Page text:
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USA 2011
Directed by
Errol Morris
87 minutes
Rated MA

Reviewed by
Andrew Lee
4 stars


Synopsis: The “truth is stranger than fiction” story of Joyce McKinney, who kidnapped her Mormon ex-boyfriend, strapped him to a bed and held him for several days before being arrested.

It’s been a while since Errol Morris has made an off-the-wall film about a completely bizarre subject. His more recent films have been eminently sensible and intelligent films about war and military abuses. Thank God he’s decided to do something odd again, because Tabloid is a wonderfully-made film about some incredibly weird goings-on.

Joyce McKinney is an incredible subject for a documentary. A former Miss Wyoming, she fell in love with a Mormon guy named Kirk. He suddenly disappeared on her, resurfacing in the UK. Depending on who you ask, he either left to perform his missionary service, or he was abducted by his cult to keep him away from Joyce. Joyce hired a private detective to find him, and finding him, gathered a few mercenaries and went and abducted him. The story is full of twists and turns, he said and she said assertions, peppered with the recollections of the tabloid journalists who covered the events at the time. Their confessions are equally startling, as they flew to America to dig up more and more dirt on the girl who was on the front cover of every tabloid. They wanted to keep the story going, so they uncovered staggering amounts of dirt on the woman who both embraced notoriety and declaimed noisily against the accusations about her character.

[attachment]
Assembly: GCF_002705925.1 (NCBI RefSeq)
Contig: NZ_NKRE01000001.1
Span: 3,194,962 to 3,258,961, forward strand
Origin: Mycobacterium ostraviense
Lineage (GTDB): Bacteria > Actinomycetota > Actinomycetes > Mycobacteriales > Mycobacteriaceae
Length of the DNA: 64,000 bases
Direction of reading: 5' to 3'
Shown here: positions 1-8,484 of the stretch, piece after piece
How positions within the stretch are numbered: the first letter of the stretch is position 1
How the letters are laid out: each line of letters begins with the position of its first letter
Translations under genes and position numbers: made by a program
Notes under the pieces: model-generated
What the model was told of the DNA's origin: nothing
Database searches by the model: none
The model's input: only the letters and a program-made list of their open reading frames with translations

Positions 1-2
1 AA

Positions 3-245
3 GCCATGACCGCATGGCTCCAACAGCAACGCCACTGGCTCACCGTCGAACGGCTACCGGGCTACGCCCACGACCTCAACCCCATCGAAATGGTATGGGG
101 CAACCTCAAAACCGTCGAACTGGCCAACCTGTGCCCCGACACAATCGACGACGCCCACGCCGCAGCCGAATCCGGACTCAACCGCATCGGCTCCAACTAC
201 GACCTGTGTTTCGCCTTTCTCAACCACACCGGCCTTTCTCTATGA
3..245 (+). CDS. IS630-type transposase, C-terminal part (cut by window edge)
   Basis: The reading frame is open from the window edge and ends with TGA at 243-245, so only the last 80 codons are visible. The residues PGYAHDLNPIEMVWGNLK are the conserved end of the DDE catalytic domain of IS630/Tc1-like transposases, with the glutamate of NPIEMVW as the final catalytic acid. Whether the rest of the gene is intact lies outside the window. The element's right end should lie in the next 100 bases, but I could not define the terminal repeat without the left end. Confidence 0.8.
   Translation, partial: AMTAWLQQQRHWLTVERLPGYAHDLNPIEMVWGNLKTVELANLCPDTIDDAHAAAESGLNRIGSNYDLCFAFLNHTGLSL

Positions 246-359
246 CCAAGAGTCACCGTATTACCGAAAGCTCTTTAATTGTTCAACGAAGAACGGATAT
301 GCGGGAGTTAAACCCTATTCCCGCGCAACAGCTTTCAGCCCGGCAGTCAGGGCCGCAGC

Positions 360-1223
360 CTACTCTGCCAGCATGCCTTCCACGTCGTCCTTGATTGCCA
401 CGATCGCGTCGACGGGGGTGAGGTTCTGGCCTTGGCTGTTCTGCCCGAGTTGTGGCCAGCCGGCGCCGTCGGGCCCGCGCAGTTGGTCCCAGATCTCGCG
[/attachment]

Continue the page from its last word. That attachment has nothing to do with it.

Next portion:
There’s a structural flaw in the film however, as it shifts from the abduction story to Joyce’s second brush with fame as the first person to have her dog cloned. The pacing suffers, and what feels like a conclusion is awkwardly jump-started into a mid-point. But the story is equally weird, and the film picks up pace again as the tabloid papers lap it up, and when they realize who it is, they’re even more excited.

Morris has made an incredibly funny documentary about journalistic ethics and the tragedies of some people’s existence. But he can’t escape being tarred with the same brush as everyone else who has exploited Joyce’s life for their own journalistic benefit. Much as I laughed throughout the film, I felt dirty at the end. Real people are involved in the ludicrous situations discussed, and Kirk’s refusal to participate in the documentary speaks volumes about exactly how questionable exploitative the whole thing is. Tabloid is a brilliant and entertaining film, but you’re gonna feel tainted all the same.




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